Nov. 9 (Bloomberg) -- The cost of goods imported into the U.S. unexpectedly climbed in October, led by increases in energy expenses that have since been reversed as global growth cooled.
The 0.5 percent increase in the import-price index followed a 1.1 percent gain in September and a 1.2 percent advance in August, Labor Department figures showed today in Washington. The median forecast of 47 economists in a Bloomberg survey called for no change. Prices rose 0.4 percent over the past 12 months.
Import costs may moderate from here on, restrained by a slowdown from Europe to Asia that’s limiting demand for commodities including oil. American companies may also hold the line on prices to avoid losing customers and sustain the pickup in consumer spending as the job market improves.
“The outlook on prices is reasonably subdued,” David Sloan, a senior economist at 4Cast Inc. in New York, said before the report. “Global demand is fairly modest,” he said, and “oil costs have lost momentum.”
Projections in the Bloomberg survey ranged from a drop of 1.1 percent to a gain of 0.6 percent. Compared with a year earlier, import prices were forecast to drop 0.5 percent.
The cost of imported petroleum increased 1.3 percent from the prior month, and was 1.9 percent higher than a year earlier.
Excluding all fuels, import prices increased 0.3 percent from the prior month, the most since March, and were up 0.1 percent from October 2011.
The increase in non-fuel imports was led by gains in automobiles and pharmaceuticals.
Costs of imported automobiles, parts and engines climbed 0.3 percent from the prior month. Consumer goods excluding vehicles showed a 0.2 percent advance.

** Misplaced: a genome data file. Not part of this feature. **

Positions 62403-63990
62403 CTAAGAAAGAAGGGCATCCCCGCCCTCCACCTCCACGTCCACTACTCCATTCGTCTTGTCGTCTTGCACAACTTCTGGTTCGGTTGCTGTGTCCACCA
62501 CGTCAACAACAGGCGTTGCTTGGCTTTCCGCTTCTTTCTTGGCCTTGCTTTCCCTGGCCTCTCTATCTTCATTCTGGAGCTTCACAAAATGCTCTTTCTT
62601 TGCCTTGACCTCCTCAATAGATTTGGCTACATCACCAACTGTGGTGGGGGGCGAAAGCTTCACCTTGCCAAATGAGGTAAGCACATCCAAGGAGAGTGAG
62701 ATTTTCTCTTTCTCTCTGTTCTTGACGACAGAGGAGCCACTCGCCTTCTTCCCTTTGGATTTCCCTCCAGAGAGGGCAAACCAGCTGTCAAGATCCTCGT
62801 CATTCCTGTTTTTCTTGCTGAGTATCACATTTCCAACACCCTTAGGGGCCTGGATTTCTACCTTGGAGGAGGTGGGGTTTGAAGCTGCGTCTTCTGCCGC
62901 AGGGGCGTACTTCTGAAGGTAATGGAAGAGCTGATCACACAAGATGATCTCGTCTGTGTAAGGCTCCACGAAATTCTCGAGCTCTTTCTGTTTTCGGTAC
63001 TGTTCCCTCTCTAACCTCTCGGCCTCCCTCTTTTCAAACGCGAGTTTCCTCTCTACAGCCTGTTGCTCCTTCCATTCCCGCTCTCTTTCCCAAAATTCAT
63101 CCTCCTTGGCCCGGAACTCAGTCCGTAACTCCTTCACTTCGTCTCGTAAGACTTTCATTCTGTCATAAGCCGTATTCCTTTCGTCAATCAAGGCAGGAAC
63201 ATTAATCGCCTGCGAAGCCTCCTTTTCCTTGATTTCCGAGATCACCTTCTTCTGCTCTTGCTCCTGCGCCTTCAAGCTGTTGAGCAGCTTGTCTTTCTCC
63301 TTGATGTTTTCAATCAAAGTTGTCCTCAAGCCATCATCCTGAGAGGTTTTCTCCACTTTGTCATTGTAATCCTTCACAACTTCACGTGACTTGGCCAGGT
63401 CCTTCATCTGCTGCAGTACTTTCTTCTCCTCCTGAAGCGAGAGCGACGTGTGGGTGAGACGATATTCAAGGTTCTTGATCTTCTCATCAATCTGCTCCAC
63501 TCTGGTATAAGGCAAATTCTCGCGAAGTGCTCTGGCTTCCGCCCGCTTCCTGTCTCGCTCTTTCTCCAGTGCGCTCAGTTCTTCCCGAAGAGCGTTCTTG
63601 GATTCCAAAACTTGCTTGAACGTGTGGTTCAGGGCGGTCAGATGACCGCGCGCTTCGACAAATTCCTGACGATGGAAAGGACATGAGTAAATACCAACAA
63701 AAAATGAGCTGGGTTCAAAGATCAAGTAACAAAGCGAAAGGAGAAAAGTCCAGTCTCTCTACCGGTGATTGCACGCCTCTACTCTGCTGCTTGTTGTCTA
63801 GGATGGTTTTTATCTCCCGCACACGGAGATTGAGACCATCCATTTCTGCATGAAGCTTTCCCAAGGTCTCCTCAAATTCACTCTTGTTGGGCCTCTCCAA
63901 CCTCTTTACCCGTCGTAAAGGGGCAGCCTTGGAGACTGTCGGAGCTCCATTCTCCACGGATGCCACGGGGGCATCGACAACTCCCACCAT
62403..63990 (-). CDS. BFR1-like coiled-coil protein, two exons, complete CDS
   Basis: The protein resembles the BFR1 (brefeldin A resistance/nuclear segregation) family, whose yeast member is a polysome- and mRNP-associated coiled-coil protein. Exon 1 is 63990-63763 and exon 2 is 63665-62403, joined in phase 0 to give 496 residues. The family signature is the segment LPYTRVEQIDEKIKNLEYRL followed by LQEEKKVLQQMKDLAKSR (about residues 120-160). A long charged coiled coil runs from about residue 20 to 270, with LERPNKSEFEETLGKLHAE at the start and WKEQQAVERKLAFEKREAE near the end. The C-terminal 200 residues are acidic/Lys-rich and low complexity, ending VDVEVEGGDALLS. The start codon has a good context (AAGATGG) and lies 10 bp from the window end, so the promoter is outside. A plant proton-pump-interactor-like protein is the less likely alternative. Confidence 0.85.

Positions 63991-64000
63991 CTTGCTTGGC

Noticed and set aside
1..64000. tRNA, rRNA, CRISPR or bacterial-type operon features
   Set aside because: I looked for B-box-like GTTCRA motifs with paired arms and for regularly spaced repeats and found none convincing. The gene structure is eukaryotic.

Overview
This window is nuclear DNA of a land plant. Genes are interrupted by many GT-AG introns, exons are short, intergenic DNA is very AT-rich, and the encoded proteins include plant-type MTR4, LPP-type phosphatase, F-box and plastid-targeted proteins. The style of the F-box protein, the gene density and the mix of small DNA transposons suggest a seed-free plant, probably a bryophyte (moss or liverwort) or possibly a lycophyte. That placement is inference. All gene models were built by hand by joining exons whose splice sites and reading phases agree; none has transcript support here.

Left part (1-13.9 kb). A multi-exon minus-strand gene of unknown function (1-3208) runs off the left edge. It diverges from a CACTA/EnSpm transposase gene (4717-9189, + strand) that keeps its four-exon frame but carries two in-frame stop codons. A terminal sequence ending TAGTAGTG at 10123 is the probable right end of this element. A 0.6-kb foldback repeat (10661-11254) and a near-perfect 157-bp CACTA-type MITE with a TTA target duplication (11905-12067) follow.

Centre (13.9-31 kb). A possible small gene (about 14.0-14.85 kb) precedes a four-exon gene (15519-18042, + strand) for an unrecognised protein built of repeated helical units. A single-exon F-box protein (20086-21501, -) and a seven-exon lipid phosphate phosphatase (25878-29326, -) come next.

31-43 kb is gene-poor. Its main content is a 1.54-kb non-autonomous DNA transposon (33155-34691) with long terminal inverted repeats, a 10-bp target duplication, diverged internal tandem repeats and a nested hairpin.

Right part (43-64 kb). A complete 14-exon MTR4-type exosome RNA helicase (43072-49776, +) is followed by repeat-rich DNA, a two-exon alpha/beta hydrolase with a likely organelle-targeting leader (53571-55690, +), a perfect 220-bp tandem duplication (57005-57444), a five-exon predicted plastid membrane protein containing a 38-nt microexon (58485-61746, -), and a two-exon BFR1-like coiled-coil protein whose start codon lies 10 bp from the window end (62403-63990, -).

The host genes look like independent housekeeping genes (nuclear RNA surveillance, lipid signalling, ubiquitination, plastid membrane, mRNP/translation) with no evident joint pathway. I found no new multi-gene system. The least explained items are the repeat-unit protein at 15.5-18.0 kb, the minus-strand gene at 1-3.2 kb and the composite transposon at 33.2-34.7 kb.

Imported capital goods prices were up 0.1 percent.
Crude oil prices have fallen 15 percent this year. The contract for December delivery rose 0.8 percent from a four- month low to reach $85.09 a barrel yesterday on the New York Mercantile Exchange.
Contained raw materials costs are helping manufacturers like Neenah Paper Inc. The Alpharetta, Georgia-based paper maker said pulp prices in the fourth quarter are expected to decline in North America and increase slightly in Germany.
“With weakened global demand, prices for most other raw materials are expected to stay in line with the third quarter,” John O’Donnell, chief executive officer, said on a Nov. 7 conference call with analysts. “Looking ahead into 2013, expectations are for modest increases in most input costs.”
Today’s report also is consistent with Federal Reserve policy makers’ view that inflation will stay within their goal. The import-price index is the first of three monthly price gauges from the Labor Department. Producer prices are due on Nov. 14, and the consumer-price index a day later.
U.S. export prices were unchanged after increasing 0.8 percent the previous month, today’s figures showed. Prices of farm exports fell 1.9 percent, while those of non-farm goods climbed 0.2 percent.